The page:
2011 International Year of Forests – Forests: nature at risk (2)

This post is also available in: Dutch.

The interruption of natural processes is the final blow for forests. The isolation of small pieces of nature which causes disruptions of the natural life cycles of not only animals but also plants is something that you see way too often on Curacao. The region of Banda Bou is relatively undeveloped compared with the city. However, if you take a good look at the the map of the island you see that Banda Bou is also pretty isolated from the rest of the natural environment. We, as inhabitants of Curaçao, have in fact divided the island into two isolated subareas. There is the nature area at Eastpoint, which is still relatively untouched, a fact which will probably belong to the past very soon if the government’s plans will be pushed forward.  And then there is the area from Zegu to West Point, known by most as Banda Bou. The map shows that there really is no connection whatsoever anymore between the two areas. The airport in the central part of the island has effectively imposed a boundary which is uncrossable to natural elements. Two isolated areas have been created.

Vegetation Map of Curacao (www.severens.net). The large light grey spot in the middle represents the lack of vegetation groups and shows how the island is divided into two parts.

Between West and East remained a number of small nature reserves like Rooi Rincon, the strip from there toward the Hato Caves, the Kabouterbos, the tiny Den Dunki and the top of the hill at Rooi Santu, the Seru di Seinpost. The nature area around the lagoon of Jan Thiel can also be counted, and maybe some gullies (locally known as rooien) and some small pieces of ‘mondi’ that are not developed yet. For birds, the long crossing from East to West may not be such a problem, although it has never actually been shown that birds do indeed travel from one side to the other. However, it has never been shown that this does not happen, either. But anyone can see that it is a lot more difficult for plants and other species. The Curacao white-tailed deer, a unique species, has died out at Banda Riba and survives only in Banda Bou. For some tree species spreading to ‘the other side’ will only be possible thanks to  ‘unconscious’ human intervention. In fact, we are all responsible for dividing the natural environment of one island up into two separate islands.

Corridor areas

Biology refers to corridor areas. These are areas that serve as a sort of ‘stepping stones’ for plants and animals. A place where they can get to in order to be able to ‘jump’ to the next. What is important here is that the distances of one corridor area to the next spot should not be too far. If species start avoiding such an area as a hub to the next area because the distance has grown too large, it in fact loses its ecological value.

Difficult times for the Curacao forests

Next to suffering the consequences of the process of fragmentation of natural areas, forests also have to deal with several other factors:

  • Pollution by chemical substances such as oil;
  • Deforestation caused by the ongoing removal of sections of ‘mondi’ for the preparation of building sites, legal and illegal;
  • Alterations of the natural water flow resulting in a diminished level of penetration of rain water into the soil which effectively lowers the reserves for bad – dry – times. Especially paving of waterways such as gullies (rooien) is a disaster for groundwater levels;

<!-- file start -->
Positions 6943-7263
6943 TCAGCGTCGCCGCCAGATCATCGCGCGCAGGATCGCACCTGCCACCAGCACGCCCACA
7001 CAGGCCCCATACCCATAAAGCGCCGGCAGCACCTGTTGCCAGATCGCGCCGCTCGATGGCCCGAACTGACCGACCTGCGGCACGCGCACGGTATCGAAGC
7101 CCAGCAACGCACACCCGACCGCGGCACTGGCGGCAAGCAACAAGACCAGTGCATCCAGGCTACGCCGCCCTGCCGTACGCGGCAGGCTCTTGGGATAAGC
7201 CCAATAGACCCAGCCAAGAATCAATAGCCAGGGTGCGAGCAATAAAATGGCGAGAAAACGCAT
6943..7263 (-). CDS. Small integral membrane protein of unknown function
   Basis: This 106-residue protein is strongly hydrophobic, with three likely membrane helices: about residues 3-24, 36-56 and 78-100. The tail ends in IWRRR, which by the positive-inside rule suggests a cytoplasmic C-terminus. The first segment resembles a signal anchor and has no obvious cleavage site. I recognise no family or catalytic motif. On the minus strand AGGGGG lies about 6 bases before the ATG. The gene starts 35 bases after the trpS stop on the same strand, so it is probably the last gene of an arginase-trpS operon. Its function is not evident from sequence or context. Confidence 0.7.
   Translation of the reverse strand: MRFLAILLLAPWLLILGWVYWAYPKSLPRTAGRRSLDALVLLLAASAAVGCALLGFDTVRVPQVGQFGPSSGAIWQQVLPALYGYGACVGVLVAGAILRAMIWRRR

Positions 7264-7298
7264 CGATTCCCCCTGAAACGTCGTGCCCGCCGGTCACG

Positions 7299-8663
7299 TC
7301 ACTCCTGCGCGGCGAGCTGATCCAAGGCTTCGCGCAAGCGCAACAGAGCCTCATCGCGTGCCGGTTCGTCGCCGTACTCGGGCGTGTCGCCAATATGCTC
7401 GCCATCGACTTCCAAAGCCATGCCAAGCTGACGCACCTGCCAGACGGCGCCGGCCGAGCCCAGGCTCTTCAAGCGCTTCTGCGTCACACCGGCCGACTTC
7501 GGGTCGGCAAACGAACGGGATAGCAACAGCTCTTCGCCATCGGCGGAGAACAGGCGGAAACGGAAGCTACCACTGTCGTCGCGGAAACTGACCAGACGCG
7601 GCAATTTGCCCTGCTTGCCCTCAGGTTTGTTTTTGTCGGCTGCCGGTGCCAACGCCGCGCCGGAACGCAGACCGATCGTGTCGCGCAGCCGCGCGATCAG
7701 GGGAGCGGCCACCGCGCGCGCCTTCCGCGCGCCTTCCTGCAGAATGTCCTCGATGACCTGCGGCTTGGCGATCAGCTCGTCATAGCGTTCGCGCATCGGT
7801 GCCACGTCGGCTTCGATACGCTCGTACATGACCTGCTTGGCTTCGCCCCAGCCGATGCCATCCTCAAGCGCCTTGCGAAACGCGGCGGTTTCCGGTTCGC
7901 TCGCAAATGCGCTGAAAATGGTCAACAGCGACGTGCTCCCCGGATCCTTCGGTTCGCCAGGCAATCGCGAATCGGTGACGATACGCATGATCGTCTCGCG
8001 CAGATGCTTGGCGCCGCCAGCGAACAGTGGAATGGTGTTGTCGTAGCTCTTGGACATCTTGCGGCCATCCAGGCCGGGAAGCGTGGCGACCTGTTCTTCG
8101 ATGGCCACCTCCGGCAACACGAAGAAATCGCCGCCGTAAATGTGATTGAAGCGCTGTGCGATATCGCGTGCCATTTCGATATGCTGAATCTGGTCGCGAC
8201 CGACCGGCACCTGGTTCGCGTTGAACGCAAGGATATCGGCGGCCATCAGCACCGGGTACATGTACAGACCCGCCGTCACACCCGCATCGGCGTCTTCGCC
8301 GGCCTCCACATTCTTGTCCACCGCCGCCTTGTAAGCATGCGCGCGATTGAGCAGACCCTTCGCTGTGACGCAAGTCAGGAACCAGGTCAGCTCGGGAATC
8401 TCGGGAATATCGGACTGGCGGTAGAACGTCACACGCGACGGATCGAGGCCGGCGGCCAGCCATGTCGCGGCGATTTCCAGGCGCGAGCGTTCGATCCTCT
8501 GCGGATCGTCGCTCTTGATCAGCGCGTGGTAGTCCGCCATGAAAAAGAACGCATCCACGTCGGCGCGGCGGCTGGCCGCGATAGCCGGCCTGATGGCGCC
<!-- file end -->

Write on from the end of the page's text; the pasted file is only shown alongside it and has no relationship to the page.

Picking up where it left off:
• The introduction of plant species from abroad that will compete with, or even strangle our own trees and plants, such as the rubber vine, the Pal’i lechi (Cryptostegia grandiflora), that chokes trees and the thorn tree. Korona de Hesus (Balanites aegyptica), a  inconspicuous, but very dangerous species that is marching against the local flora;
  • The introduction of animal species from abroad such as the Red Palm Weevil (Rhynchophorus ferrugineus). Not only a danger to expensive foreign palm trees, but potentially also for the native Sabal palm (Sabal cf. causiarum), the only palm species that occurs naturally on the island.

Extensive isolation

The fact that there still is an ‘island West’ and ‘island East’ is a small consolation. The situation becomes more dramatic when we realize that even within these two ‘islands’ there is fragmentation and isolation. It is an unfortunate fact that we, as islanders, are ‘developing’ our surroundings without even thinking about the consequences. We even managed to create isolated natural areas within the Banda Bou region. This makes the survival of the flora and fauna even more difficult.

On the road map, the green areas are clearly distinguishable from the built-up parts of the island. There is not much undivided green left.

Cut up carpet

In fact, you can compare nature and all the natural systems that operate within it with a very unique and expensive Persian rug. In its original form such a carpet is worth a fortune. I you would cut the carpet into pieces and sew it back together, you can do what you like, but would not get one penny for it. Even though you still have the same surface area and have a seemingly complete carpet. The same counts for nature. One unbroken, interconnected piece ‘works’. Cut it in pieces, and you can try to string as many parts together as you like, but your ‘Persian carpet’ is gone forever.

Michelle da Costa Gomez

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